OTTAWA -- A concerning trend is taking shape in the capital with students back is school for few weeks now.

School-aged children are making up the largest portion of active COVID-19 cases in Ottawa

"Woke up in the night with some COVID symptoms, back in schools, so she needs to get the test so she can go back, you know get the negative test and get peace of mind she's COVID free," said Mike Dinelle who was getting his daughter Eva tested on Sunday.

Just weeks into the school year, cases among students in the capital have risen quickly. Currently, there are 17 outbreaks at schools and childcare centres on the city.

"It makes us feel uneasy; this is the third time in a month that we're here because there were symptoms and then a close contact with her," said Dinelle.

"I really worry that they have it, given that they go to school every day," another parent who was getting a COVID-19 test for their child on Sunday.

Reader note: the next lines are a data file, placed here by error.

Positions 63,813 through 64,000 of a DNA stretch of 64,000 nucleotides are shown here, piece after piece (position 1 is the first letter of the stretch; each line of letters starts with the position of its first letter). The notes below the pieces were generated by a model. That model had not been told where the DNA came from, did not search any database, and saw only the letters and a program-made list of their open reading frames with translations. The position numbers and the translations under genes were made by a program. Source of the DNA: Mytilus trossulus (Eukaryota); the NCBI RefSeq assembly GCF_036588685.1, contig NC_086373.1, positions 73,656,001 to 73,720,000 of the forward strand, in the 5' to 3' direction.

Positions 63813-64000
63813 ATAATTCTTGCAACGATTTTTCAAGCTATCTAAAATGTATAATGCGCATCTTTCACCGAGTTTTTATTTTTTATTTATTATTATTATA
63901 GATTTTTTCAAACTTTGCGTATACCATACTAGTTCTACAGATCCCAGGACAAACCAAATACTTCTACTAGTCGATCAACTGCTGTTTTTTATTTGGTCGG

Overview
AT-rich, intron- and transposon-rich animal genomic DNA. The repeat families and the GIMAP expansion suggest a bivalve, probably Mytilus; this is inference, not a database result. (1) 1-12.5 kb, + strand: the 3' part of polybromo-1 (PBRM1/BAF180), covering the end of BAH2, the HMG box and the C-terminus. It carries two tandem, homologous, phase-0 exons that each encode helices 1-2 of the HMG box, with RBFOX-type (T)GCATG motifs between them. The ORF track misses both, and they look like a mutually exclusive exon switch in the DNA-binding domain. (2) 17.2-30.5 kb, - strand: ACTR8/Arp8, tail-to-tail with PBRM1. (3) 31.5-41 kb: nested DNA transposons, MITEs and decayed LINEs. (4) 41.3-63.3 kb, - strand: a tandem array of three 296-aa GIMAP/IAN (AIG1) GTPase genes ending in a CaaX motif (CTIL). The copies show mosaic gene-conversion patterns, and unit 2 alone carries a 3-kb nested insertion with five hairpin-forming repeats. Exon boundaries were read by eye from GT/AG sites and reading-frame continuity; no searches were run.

Approximately 35 per cent of the 474 active cases in Ottawa right now are in those under 19-years-old.  Children 9 and under account for 110 active cases of novel coronavirus, the highest number of active cases among age groups.

However, concern about this trend varies among experts.

"Right now the outbreaks have been limited, they've been spreading from one child to two to four children, with Delta I think that's a win. We've been able to limit the spread to that few," said Dr. Kieran Moore, Ontario's Chief Medical Officer of Health.

"I don't like what Dr. Moore said, that we're okay if one individual transmits it to two or three versus five or six," said epidemiologist Dr. Raywat Deonandan. 

Meanwhile, there are encouraging signs when it comes to overall case counts in the province, which have held steady for weeks now, and hospitalizations to remain manageable.

"We are not having this dramatic increase of a fourth wave, we're in a plateau I would call it, so far," said Dr. Ronald St. John, former federal manager to the SARS response in Canada.

With the fall now here and winter around the corner, many experts are not yet ready to declare the virus endemic.

"I would hate to think this is where we level off for an endemic phase of this disease, I think it's way too early to talk about it yet," said Dr. Deonandan.